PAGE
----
Visibly Invisible: Capitalism and World Literature

Tuesday Seminar
Event Speaker: 
Kumkum Sangari
Event Time: 
03:30 PM to 05:00 PM
Event Venue: 
HSS Committee Room (MS 610)

Is world literature, given the conditions of its emergence and as an always partially visible totality, an analogue of capital? How did colonialism and capitalism connect diverse histories and at the same time mystify connections as singular local histories? Given that neither 'world' nor 'literature' were or are settled or stable concepts, and that the category 'world literature' is beset with controversies and demands for inclusion, how might it be approached? For instance, can texts from different part of the 'world' be connected only through transnational circuits or also in other ways?

The late 19th and early 20th century offers some illumination. This was a period of the export of modernity even as Europe and England were themselves 'becoming modern.' Diverse anti-colonial and anti-patriarchal energies were erupting in speech and writing from connected and seemingly unconnected colonial and metropolitan sites. I gather some multi-generic forms from India and England that hover between the literary and not-quite-literary to sketch a (non)literary and anti-patriarchal formation across the colonial divide. These texts imagine transitions and reversals, seem to bond through similar concerns and narrative figuration but refuse to transcend their respective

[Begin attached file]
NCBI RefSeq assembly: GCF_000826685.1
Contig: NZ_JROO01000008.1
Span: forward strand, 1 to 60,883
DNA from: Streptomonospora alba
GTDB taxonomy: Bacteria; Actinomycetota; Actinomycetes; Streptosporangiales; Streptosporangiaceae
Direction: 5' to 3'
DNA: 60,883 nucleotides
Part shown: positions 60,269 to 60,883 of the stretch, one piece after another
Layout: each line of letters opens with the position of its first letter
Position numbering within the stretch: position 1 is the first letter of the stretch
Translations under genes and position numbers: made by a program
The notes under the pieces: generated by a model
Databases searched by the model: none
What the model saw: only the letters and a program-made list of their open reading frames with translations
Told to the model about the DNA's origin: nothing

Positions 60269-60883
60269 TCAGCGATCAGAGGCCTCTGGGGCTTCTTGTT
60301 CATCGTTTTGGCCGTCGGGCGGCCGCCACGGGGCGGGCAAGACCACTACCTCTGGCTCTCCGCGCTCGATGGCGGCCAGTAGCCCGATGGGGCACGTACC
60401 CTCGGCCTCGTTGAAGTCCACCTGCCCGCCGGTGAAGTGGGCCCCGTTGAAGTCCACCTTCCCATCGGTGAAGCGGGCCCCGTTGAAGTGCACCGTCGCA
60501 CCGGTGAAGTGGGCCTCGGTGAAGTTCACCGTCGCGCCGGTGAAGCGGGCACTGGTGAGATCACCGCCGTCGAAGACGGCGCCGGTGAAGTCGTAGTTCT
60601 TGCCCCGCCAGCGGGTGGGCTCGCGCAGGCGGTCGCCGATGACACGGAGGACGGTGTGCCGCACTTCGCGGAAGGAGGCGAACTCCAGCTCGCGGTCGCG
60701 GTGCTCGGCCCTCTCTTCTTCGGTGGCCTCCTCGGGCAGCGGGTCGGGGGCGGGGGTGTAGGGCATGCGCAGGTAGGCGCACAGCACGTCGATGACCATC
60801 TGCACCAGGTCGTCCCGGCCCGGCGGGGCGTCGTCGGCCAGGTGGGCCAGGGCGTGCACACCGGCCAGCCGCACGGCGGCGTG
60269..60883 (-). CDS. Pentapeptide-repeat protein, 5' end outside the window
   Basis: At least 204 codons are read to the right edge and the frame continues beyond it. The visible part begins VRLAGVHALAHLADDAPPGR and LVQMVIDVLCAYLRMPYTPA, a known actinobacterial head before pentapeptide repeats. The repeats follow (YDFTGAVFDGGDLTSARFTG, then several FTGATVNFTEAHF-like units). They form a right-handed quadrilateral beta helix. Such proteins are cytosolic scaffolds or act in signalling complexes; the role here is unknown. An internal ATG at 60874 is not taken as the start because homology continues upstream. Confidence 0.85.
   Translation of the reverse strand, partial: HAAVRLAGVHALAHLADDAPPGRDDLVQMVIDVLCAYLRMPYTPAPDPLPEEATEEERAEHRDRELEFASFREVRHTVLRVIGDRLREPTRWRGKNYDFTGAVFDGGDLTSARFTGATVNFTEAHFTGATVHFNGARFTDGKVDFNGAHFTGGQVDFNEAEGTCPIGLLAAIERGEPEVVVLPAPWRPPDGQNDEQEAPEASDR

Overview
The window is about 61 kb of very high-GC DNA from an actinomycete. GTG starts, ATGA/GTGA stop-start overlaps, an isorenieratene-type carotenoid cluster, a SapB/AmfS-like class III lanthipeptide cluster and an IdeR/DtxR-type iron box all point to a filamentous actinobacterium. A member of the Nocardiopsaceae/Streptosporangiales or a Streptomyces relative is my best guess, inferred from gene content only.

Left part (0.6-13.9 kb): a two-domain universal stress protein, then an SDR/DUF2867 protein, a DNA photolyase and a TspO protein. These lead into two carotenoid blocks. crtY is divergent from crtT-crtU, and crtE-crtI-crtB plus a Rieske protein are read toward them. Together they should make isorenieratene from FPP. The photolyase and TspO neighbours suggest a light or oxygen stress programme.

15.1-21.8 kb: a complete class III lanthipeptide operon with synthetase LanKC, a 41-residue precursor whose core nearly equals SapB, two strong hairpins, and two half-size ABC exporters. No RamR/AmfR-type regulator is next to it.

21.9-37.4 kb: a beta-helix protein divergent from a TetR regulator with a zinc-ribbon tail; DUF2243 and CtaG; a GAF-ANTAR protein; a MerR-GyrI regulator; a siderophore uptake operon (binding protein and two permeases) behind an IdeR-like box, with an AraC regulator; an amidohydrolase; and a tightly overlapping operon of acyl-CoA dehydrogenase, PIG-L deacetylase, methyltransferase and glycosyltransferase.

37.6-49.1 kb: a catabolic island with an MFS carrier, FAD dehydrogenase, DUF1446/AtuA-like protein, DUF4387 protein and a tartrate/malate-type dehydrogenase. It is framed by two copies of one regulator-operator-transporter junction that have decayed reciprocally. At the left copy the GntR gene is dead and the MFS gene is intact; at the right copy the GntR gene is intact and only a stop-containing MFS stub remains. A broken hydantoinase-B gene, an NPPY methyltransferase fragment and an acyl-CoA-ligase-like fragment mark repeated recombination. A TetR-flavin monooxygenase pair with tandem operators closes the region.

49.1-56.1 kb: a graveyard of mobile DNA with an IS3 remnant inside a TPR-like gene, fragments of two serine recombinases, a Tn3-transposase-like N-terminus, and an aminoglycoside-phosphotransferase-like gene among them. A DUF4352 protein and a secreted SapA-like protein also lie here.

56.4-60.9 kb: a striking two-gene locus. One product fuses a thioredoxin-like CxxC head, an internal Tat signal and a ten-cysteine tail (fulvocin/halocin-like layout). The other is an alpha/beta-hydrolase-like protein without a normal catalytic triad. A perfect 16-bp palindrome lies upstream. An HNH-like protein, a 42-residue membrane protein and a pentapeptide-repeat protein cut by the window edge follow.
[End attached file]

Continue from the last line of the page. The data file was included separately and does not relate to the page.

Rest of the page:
Kumkum Sangari is the William F. Vilas Research Professor of English and the Humanities at the University of Wisconsin-Milwaukee. She has been a Professorial Fellow at the Centre for Contemporary Studies, Nehru Memorial Museum and Library, New Delhi; a Visiting Fellow at Yale University, Delhi University and Jadavpur University; and a Visiting Professor at University of Chicago, Central European University, University of London (SOAS), University of Erfurt and Ambedkar University. She has published extensively on British, American and Indian literature, the gendering of South Asian medieval devotional traditions, nationalist figures such as M.K.Gandhi, Bombay cinema, televisual memory, feminist art practice, and several contemporary gender issues such as personal law, widow immolation, domestic labour, the beauty industry, son selection, commercial surrogacy, and communal violence. She is the author of Solid Liquid: A transnational reproductive formation (2015) and Politics of the Possible: Essays on Gender, History, Narratives, Colonial English (1999). She has co-edited several books including Recasting Women and, most recently, has edited Arc Silt Dive: The Works of Sheba Chhachhi (2016) and Trace Retrace: Paintings, Nilima Sheikh (2013).